Learning & Information | Rukuhia Te Puna Mātauranga

Hearth Trust Home – Lower Hutt


Timothy, Andrew and Corey live at their Hearth Trust home set in Lower Hutt’s western hills where they are supported by staff and volunteers.

This has been their home for the last few years.

In 2015 Tim’s family founded the Trust and bought the home where he lives with two others and support workers.

The extended home and two-hectare property is off a rustic rural road surrounded by rolling hills of trees and green space.

At weekends the men go home to visit or stay with their parents nearby in the Hutt Valley.

During Lockdown Andrew lived with his parents for the first three weeks, while Timothy and Corey stayed at the house full time as part of a wider bubble of 15 people including staff and volunteers. The bubble grew to 16 with Andrew’s return.

Life was different. The men could no longer go to Thumbs Up, the day programme they usually attend a few days a week. However, they enjoyed joining a variety of Zoom sessions provided by Thumbs Up, and so were able to keep in touch with their friends.

The men enjoyed a slower pace of life. They slept in until 9am, enjoying not having the usual morning rush of most days where they must be ready to go to their activities by 8.30am. In the sprawling property, they found plenty of things to do to pass the time and try new things.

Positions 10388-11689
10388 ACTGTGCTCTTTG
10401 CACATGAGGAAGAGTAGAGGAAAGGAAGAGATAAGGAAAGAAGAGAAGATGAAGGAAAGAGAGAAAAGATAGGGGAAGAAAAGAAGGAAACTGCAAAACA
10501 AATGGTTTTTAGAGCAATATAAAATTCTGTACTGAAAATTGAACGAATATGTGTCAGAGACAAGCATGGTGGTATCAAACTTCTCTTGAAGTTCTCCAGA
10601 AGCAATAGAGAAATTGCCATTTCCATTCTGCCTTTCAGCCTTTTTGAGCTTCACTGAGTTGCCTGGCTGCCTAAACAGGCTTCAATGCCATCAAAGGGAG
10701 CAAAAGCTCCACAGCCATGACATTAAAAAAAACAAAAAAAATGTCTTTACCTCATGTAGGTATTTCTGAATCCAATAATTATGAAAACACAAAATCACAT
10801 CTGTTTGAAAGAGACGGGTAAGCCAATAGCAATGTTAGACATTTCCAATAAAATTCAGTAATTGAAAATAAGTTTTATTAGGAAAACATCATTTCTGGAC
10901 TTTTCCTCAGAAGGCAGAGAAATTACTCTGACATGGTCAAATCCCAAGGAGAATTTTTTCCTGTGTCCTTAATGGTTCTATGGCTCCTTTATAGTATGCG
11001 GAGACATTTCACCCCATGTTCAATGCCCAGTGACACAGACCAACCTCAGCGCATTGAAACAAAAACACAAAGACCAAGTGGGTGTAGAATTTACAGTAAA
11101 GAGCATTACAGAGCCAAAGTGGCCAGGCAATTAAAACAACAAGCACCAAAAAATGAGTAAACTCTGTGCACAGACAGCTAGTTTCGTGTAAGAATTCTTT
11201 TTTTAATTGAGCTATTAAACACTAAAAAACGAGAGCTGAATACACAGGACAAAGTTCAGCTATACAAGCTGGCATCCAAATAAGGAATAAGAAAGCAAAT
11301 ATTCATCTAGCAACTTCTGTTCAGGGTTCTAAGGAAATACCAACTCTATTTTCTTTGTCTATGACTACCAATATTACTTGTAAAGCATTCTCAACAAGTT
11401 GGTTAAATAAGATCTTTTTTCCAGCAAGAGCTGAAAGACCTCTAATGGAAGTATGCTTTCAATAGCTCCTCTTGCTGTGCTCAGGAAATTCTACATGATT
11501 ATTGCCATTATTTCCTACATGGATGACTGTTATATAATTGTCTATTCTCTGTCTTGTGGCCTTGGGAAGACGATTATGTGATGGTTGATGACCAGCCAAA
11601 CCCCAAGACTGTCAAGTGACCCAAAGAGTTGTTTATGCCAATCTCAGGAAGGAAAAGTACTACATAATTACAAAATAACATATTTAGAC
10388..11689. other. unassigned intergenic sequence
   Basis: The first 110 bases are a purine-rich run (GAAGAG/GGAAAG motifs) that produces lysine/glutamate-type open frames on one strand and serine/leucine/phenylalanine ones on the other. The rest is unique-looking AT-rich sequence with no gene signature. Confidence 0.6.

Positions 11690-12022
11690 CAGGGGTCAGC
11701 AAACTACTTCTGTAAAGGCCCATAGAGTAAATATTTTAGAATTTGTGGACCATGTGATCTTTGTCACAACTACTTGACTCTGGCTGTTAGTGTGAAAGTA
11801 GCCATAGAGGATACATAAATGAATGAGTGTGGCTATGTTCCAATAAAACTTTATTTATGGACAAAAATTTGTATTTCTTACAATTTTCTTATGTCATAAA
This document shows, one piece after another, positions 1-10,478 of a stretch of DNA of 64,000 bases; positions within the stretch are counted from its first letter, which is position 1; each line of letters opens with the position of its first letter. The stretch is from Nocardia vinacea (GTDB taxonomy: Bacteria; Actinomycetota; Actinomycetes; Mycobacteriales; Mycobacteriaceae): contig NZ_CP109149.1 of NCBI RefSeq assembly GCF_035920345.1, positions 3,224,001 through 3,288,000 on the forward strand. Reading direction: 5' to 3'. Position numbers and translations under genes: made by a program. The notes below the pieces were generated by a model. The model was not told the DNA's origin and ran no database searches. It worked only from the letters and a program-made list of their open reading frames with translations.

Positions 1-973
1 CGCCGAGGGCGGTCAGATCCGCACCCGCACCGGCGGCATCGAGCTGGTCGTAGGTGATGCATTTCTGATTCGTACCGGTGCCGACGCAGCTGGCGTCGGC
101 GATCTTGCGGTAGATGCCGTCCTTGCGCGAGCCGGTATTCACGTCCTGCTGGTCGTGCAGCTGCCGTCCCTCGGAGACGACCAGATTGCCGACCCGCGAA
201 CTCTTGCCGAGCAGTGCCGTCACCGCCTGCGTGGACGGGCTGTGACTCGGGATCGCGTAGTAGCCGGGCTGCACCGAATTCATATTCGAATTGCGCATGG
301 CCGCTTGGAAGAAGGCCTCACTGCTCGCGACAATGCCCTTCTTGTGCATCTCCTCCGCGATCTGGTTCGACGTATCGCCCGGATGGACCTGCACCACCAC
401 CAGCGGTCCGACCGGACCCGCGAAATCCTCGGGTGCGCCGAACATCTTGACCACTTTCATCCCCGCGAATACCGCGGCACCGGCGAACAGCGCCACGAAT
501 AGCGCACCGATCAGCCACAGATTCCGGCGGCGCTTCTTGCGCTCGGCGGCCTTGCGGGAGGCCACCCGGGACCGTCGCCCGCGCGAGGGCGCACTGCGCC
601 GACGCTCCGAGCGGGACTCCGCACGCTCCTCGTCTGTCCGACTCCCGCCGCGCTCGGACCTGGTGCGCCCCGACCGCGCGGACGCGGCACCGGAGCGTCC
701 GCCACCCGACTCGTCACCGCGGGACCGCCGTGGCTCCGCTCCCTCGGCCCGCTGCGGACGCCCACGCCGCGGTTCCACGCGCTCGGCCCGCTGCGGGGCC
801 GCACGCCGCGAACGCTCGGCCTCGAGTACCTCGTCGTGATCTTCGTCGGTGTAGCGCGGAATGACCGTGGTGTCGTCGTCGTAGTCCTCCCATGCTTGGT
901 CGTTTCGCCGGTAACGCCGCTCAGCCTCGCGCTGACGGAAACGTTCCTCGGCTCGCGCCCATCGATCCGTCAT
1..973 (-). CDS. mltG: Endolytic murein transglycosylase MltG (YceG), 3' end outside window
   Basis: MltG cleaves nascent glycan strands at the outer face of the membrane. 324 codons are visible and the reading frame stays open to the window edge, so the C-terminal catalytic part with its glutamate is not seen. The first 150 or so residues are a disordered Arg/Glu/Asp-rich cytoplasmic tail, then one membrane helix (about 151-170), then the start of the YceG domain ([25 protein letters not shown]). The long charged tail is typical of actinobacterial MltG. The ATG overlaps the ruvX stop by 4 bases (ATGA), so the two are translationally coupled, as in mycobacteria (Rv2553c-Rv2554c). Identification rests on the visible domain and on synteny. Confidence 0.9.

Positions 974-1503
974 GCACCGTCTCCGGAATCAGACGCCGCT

They each had a new daily timetable headlined with Fun, Helpful and Healthy Activities and chose what they wanted to do.


It meant more one-on-one time with support workers, more walks in the native bush on the property, riding bikes or scooting by the Hutt River, numerous Zoom meetings with family and friends, tending to the many and ongoing tasks a rural property presents, gardening, helping with dinner more often and baking.

It was Storytime on Tuesday nights, watching Mr Bean on Wednesdays, Music night on Thursdays and Dance Night on Fridays. There were also spontaneous dance sessions in the backyard with full-on raving action!

Once it was safe to mingle in the wider bubble they even had an Alice in Wonderland dress-up party, where Timothy was a fabulous Mad Hatter and Corey a wonderful White Rabbit.

Feeding everyone was a mission. Andrew usually helps with a weekly shop but couldn’t during Lockdown. One person did a fortnightly five to six-hour shop for the entire bubble. Flour wasn’t always plentiful for the baking but they never ran out of toilet paper.

They all missed their families too. Lockdown was the first time the men have lived away from their parents for an extended period of time.

“It was an opportunity to strengthen their sense of belonging here. It was a nice Hearth Trust family feeling for them,” says support worker Hadleigh.

Support workers say the men seemed to enjoy a more relaxed pace of life, taking leadership in decision-making about their day, were warm and engaging with others and content to go with the flow and try new experiences during the Lockdown and in the weeks following it. – 17 September 2020

  • This article appeared in Life in a Pandemic, a book about disabled and autistic people in Covid-19 Lockdown, 2020. © Life Unlimited Charitable Trust (now known as Your Way | Kia Roha).

You may also be interested in

“One of the biggest things in my life is my doll collection...
8 July 2019 – Robert Mullen of Hamilton is a music teacher...